“… you have no sense of responsibility toward anyone or anything. And that is a tragedy in a man and a disaster in a president.” —Gore Vidal, The Best Man
I never much cared for Gore Vidal, and I don’t like quoting him. He was an anti-Semite and a cynic whose sniggering contrarianism extended to expressing sympathy for Timothy McVeigh, the butcher of Oklahoma City. I find his popularity among so many people on the left today appalling. (His books are perfectly fine. There just aren’t any people in them, save for himself.)
But the climactic lines above from his play, The Best Man—directed at his thinly veiled Nixon stand-in, “Joe Cantwell”—seem tailor-made for this year’s Republican presidential nominee.
There is no love lost here for Barack Obama. Over the last four years, I’ve probably written more harsh words about the president than the most perfervid Weekly Standard hack.
But for this country to elect Willard Mitt Romney and his sidekick, Kid Damien, would be for us to surrender every last remaining shred of our self-respect as free citizens in a functioning democracy.
Mr. Romney’s reversals since his days as governor of Massachusetts way back in 2006 have been well documented. In less than six years, beginning at the age of 60, he has gone from being pro-gay rights to wanting an anti-gay-marriage amendment enshrined in the Constitution; from an advocate of choice to a firm believer that abortion is murder; from an ecological watchdog to a man who thinks climate change is a punch line.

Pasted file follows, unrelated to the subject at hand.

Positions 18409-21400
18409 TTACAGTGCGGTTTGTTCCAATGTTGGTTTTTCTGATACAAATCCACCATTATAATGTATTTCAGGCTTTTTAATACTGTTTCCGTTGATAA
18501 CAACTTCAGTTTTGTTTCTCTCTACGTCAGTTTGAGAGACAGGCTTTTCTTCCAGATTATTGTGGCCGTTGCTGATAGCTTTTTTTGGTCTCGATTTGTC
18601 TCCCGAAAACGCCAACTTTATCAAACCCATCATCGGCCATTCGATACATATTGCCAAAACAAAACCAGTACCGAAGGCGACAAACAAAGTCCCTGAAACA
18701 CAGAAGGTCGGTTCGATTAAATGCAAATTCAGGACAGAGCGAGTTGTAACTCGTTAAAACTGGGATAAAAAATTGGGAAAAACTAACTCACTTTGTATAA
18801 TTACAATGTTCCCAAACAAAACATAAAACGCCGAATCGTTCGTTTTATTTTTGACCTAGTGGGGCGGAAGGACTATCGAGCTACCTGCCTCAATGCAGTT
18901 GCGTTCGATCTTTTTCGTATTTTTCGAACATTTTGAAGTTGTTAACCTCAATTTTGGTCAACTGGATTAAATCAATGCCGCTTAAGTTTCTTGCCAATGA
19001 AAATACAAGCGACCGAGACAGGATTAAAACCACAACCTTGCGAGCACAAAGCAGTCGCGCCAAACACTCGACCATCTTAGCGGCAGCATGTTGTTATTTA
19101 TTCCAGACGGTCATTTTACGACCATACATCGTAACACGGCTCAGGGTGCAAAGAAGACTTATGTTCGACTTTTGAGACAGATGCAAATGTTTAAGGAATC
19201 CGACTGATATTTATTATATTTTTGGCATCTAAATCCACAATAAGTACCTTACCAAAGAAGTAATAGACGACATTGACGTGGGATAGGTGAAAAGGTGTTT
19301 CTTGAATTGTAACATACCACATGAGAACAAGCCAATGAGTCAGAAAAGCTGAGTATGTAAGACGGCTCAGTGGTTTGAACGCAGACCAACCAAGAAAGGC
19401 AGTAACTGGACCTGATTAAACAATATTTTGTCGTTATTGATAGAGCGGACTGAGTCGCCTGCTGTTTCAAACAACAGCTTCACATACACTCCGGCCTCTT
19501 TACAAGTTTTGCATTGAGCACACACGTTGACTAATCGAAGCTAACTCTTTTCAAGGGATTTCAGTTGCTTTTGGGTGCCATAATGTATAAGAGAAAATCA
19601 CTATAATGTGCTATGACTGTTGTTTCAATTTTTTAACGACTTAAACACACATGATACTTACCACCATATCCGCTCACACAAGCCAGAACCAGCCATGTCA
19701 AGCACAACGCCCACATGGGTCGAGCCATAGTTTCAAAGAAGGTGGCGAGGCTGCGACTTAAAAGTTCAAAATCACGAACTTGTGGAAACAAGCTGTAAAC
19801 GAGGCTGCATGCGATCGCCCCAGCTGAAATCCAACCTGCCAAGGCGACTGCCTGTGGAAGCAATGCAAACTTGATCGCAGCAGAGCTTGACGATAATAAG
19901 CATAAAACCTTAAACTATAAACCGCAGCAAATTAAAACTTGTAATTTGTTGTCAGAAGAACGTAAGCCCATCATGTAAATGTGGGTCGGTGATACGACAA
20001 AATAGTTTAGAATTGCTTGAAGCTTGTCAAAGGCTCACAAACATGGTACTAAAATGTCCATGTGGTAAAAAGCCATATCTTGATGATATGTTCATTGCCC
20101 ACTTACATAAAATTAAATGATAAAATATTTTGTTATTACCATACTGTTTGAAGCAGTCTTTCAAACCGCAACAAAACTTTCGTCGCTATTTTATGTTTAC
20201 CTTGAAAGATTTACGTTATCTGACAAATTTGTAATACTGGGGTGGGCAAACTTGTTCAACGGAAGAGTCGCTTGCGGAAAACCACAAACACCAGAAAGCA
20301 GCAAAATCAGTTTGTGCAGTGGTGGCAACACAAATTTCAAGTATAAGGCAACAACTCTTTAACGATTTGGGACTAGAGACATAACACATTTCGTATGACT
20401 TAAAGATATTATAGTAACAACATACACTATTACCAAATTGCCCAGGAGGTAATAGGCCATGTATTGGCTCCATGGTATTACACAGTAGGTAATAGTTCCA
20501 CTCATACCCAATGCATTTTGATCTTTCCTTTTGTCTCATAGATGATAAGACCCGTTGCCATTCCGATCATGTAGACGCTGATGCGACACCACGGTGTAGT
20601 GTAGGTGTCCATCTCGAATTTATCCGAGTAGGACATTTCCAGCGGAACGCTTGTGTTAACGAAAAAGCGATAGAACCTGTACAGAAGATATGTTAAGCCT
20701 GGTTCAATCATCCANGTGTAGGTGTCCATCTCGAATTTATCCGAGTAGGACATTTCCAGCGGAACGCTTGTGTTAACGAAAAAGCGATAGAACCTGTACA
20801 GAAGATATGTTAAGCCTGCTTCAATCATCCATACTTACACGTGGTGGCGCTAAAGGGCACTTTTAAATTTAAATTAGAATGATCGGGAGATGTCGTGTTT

During his time on the road with the Republican party’s traveling Klown Kollege this spring, he not only renounced pretty much everything he actually did in public office, but also stood placidly by while audiences of the faithful booed a gay American soldier, and applauded the idea that a man without health insurance should be left to die on the streets. During a private fund-raiser with major party contributors around the same time, he famously opined that nearly half the American public was “victims and dependents.”
As the general election campaign kicked into gear, the lies and obfuscations came faster and thicker than ever.
For the record, Mr. Romney was never poor, not even in college, when he had to eat tuna fish. He was never even not rich.
As a young man, he backed our intervention in the war in Vietnam, and even demonstrated in favor of it. But he never served, using six years of deferments to finish his education instead and to proselytize for the Mormon Church in the south of France.
He never started “a small business,” in any generally recognized sense of the term, or made it into a going concern. What he did was start a leveraged buyout shop, capitalized at the get-go with $37 million in funds from his daddy’s friends—then made an even greater fortune buying up, reorganizing, and sometimes melting down and dissolving businesses other people started.